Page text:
The paper proposes an algorithm for computing a graph kernel based on shortest-paths, with the specific goal of handling continuous valued attributes in the nodes. I agree with the authors that this goal is worth investigation.

The kernel itself is just one possible variant of the shortest-path kernel in [19], so there is no substantial novelty on this side. The contribution of this paper is an algorithm for computing this kernel, which is sound and asymptotically faster than the method in [19], as also confirmed by the experiments. Still, I'm not convinced that this paper brings a significant advancement to the state-of-the-art. Other (and possibly much faster) graph kernels exist and the comparisons against those is unsatisfactory. In particular: What happens of the continuous attributes when using the WL kernel? The author say that it ".. only uses discrete node attributes." but this is not a fair comparison since the continuous attributes can always be discretized and such additional information could significantly reduce the accuracy gap. Another possible (very fast) graph kernel is the NSPKD by Costa & De Grave (2010), which is also designed for categorical attributes, but again discretization could be used.
Q2: Please summarize your review in 1-2 sentences
Reasonably well organized paper trying to bring kernels to work in a useful context. Unclear that it really advances the state-of-the-art.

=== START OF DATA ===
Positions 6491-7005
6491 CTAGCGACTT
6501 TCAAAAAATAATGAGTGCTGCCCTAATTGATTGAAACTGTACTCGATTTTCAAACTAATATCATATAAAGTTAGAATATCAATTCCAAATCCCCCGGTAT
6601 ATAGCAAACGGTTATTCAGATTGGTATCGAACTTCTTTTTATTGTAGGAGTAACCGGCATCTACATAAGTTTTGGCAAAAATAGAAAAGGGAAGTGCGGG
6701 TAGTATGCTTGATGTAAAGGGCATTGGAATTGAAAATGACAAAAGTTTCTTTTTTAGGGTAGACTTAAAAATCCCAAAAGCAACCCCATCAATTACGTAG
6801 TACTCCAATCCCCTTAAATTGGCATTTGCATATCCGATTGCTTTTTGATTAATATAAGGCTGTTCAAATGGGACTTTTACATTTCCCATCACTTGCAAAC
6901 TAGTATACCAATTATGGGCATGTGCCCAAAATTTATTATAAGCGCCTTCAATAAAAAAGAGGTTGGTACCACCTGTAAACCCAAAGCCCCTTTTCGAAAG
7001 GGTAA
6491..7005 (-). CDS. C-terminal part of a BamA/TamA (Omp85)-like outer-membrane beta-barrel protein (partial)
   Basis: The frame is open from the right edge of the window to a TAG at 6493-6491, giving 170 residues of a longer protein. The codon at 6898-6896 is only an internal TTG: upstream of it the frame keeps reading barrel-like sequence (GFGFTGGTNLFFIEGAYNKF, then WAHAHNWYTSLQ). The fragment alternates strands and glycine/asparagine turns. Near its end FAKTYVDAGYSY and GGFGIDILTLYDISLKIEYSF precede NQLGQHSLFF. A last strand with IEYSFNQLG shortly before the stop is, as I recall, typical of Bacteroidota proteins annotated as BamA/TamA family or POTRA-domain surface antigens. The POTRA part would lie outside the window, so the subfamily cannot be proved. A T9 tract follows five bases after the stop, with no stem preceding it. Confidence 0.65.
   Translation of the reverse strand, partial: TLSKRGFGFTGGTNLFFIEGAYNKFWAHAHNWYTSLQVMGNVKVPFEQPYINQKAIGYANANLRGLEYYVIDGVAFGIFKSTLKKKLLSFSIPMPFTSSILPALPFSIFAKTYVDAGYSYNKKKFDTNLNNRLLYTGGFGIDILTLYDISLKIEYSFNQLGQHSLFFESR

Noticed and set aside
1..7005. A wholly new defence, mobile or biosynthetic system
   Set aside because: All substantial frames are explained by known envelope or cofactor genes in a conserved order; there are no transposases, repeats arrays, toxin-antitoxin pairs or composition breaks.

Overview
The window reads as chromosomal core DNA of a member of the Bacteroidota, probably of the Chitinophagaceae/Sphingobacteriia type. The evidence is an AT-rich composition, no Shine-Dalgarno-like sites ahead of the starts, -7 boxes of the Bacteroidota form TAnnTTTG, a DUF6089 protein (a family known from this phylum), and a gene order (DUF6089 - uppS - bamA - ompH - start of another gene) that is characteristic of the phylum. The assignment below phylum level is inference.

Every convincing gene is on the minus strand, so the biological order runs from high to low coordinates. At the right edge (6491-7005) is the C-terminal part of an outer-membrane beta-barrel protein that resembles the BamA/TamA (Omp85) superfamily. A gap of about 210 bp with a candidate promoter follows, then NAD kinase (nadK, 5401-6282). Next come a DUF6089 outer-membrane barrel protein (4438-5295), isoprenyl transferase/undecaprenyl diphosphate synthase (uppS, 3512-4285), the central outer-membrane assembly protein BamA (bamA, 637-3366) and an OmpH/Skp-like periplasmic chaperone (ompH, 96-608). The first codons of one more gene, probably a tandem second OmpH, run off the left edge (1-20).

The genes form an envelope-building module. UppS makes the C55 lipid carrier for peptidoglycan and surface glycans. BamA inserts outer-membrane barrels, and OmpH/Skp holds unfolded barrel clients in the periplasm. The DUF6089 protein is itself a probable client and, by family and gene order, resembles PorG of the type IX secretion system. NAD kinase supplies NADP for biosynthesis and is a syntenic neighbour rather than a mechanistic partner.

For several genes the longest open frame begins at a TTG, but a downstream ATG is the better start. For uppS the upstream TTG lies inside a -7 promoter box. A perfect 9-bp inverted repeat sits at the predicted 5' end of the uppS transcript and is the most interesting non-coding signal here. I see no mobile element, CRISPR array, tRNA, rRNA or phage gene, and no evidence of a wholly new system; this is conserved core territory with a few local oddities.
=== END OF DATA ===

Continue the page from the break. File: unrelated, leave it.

Author Feedback

Q1:Author rebuttal: Please respond to any concerns raised in the reviews. There are no constraints on how you want to argue your case, except for the fact that your text should be limited to a maximum of 6000 characters. Note however that reviewers and area chairs are very busy and may not read long vague rebuttals. It is in your own interest to be concise and to the point.
We thank the reviewers for their positive feedback and valuable comments on our paper, which introduces a fast and novel kernel for graphs with continuous attributes.

We would like to correct a couple of misunderstandings by Reviewers 4 and 6 and answer questions by Reviewer 5.

* Our kernel is not a case of, or even similar to, the propagation kernel PROP [18]. Our message-passing algorithm computes node kernel weights which rely on the global topology of the two graphs, and our kernel uses the actual continuous node attributes. PROP compares propagation of local configurations of discretized attributes [18]. We will further stress this difference in the revised paper.

* Reviewer 6 requests comparison with a WL-type kernel on discretized attributes, which we do, in fact, have: namely the PROP kernel [18]. We chose this instance representing the family of WL type kernels (PROP, WL, Costa-De Grave) on discretized attributes, as it achieved the best results in initial classification experiments. Still, it is outperformed by our novel kernel.
* More generally, discretization is not the solution to continuous attributes, which can potentially be very high dimensional. This is supported by our experiments comparing to PROP.
* The proposed kernel is *not* a special case of the SP kernel, as the kernel on paths is different: The SP kernel compares shortest path lengths in the two graphs; our kernel compares all nodes along the path, hence is geometry-aware while the SP kernel is not. The difference in path kernel is key to the improved runtime and scalability).

1. The path kernel discriminates the paths pi_ab and pi_ba, but note: the graph kernel sums over all paths. For corresponding vertex pairs a, b in G and G', the path pairs (pi_ab, pi'_ab) and (pi_ba, pi'_ba) contribute strongly to the kernel value k(G,G').
2. The parantheses in table 2 contain average SP runtime for a single k(G,G'), giving roughly estimated dataset runtimes of 1/30/19674/15 days. This is why the classification ran out of time for all but the first.